For decades, the Republicans have posed as the best party for economic growth. They still think that taking restraints and taxes off the rich and the corporations will benefit everyone. But that has never been true -- it just fattens the bank accounts of the rich and corporations, and nothing "trickles-down" to anyone else.
The truth is that the economy has always fared better under Democrats. And with the Republicans adding anti-mask and anti-vaccination policies to their failed economic policies, Democrats are not the only party that will grow the economy, helping both businesses and workers.
Here is how Catherine Rampell describes this reality in The Washington Post:
Thanks to President Biden’s vaccine mandate for employers — and the GOP’s response — Democrats have taken over the mantle of the pro-business, pro-economy, pro-growth party.
It is Democrats, after all, who have a plan to get the economy humming again, by controlling the coronavirus and thereby making it safe for Americans to work, shop, attend school and otherwise resume their pre-pandemic economic lives.
For the past decade, voters have usually said they trusted Republicans more than Democrats on the economy. This was a triumph of propaganda over experience, given how much better the economy has generally performed under Democratic presidents, on nearly every major metric — jobs, output growth, productivity, stock prices. To be fair, Democrats’ superior economic record to date has been primarily due to luck. But right now, Democrats deserve Americans’ economic faith because they are the only — yes, only — party actively working to help the economy recover from covid-19.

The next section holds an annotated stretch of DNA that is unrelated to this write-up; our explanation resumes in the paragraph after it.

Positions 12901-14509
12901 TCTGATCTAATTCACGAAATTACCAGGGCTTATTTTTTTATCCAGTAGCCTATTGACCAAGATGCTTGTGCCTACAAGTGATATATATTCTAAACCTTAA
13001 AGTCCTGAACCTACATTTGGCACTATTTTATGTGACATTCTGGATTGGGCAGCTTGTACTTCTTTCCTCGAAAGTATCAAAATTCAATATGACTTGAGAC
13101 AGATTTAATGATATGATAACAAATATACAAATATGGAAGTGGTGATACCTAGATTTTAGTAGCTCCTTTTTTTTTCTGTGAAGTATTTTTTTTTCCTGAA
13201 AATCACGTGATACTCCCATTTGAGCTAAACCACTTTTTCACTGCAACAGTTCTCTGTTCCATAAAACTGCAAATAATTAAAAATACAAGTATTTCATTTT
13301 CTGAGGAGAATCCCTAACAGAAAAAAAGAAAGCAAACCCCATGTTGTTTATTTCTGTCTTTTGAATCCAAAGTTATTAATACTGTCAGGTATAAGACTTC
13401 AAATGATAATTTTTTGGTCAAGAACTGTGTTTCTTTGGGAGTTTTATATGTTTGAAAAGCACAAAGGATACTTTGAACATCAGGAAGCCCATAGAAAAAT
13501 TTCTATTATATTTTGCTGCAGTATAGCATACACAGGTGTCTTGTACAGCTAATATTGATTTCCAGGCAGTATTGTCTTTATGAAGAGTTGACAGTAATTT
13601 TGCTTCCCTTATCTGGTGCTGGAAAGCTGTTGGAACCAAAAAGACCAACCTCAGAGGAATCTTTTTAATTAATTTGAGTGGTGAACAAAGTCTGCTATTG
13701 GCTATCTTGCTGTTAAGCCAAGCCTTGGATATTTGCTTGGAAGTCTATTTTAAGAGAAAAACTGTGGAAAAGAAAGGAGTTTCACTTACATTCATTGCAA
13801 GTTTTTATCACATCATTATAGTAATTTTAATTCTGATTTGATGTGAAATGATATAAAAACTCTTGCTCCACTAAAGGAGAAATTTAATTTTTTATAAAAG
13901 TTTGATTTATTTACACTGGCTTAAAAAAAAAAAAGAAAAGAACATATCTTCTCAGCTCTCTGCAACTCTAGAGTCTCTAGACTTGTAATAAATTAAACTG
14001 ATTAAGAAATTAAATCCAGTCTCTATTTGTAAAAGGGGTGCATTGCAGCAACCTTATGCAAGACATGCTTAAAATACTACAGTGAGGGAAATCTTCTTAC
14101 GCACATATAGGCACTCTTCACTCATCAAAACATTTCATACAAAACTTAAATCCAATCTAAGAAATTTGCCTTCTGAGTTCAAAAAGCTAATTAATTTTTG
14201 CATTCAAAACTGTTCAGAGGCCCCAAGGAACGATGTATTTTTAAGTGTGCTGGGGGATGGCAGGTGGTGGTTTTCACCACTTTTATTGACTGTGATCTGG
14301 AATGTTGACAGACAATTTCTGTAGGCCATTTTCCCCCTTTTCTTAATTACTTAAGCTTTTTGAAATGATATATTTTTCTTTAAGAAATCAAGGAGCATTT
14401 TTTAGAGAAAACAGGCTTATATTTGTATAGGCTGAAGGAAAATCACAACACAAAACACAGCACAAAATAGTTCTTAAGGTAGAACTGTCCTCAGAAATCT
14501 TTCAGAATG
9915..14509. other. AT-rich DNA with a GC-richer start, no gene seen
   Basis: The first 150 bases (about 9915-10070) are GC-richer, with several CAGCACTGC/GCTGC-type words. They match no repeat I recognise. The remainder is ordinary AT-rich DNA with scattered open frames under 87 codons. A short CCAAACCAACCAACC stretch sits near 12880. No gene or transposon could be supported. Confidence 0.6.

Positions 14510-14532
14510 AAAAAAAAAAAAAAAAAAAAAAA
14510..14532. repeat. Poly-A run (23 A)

For a year and a half now, the virus has been in charge of the economy. Getting employment and other key metrics back on track requires curbing the virus’s spread. Under Biden’s leadership, Democrats have pleaded with Americans to voluntarily undertake the cheapest, most effective measure available for accomplishing this: getting vaccinated. Democrats have also urged adoption of other relatively inexpensive interventions, such as wearing masks in high-risk settings. These measures would relieve pressure on hospitals, help schools remain open (allowing parents to work), and generally make it safer and more attractive to engage in normal economic activities.
Republican politicians, however, have mostly opposed these common-sense policies.
Some have actively discouraged people from getting vaccinated, amplifiedconspiracy theories, and (in places including Florida and Texas) obstructed private companies from taking measures to reduce the spread of covid-19 within their own workplaces. These efforts, coupled with the spread of the more transmissible delta variant, have led to increasedhospitalizations and deaths and slower job growth. . . .
Last week, Biden announced more aggressive actions to control the spread, including greater availability of covid-19 tests and vaccination mandates for federal workers. The most controversial measure affected the private sector: a forthcoming requirement for companies with at least 100 employees to ensure their workers are either vaccinated or tested weekly if they return to the workplace.
Republican politicians around the country have adopted a pro-covid-19, anti-economy response. . . .
Why might companies welcome a government order that ties their hands? Because they know they’re better off if their workers, and the public more broadly, are vaccinated.
Higher vaccination rates reduce the risk of interruptions to operations and make customers feel safer. Imposing mandates unilaterally is perilous, though, because Republicans have turned it into a culture-war issue. Given labor shortages and the highly combustible political environment, employers (understandably) fear losing anti-vax workers to competitors.
Public support for employer vaccination mandates has generally been rising, perhaps changing the risk calculus for some firms — but not enough of them, and not fast enough. That’s why it’s helpful for the government to step in and play bad cop. . . .
Increasing vaccination is the best, cheapest way to save lives and stimulate the economy. If Republicans won’t get on board with this pro-growth policy, the least they can do is get out of the way.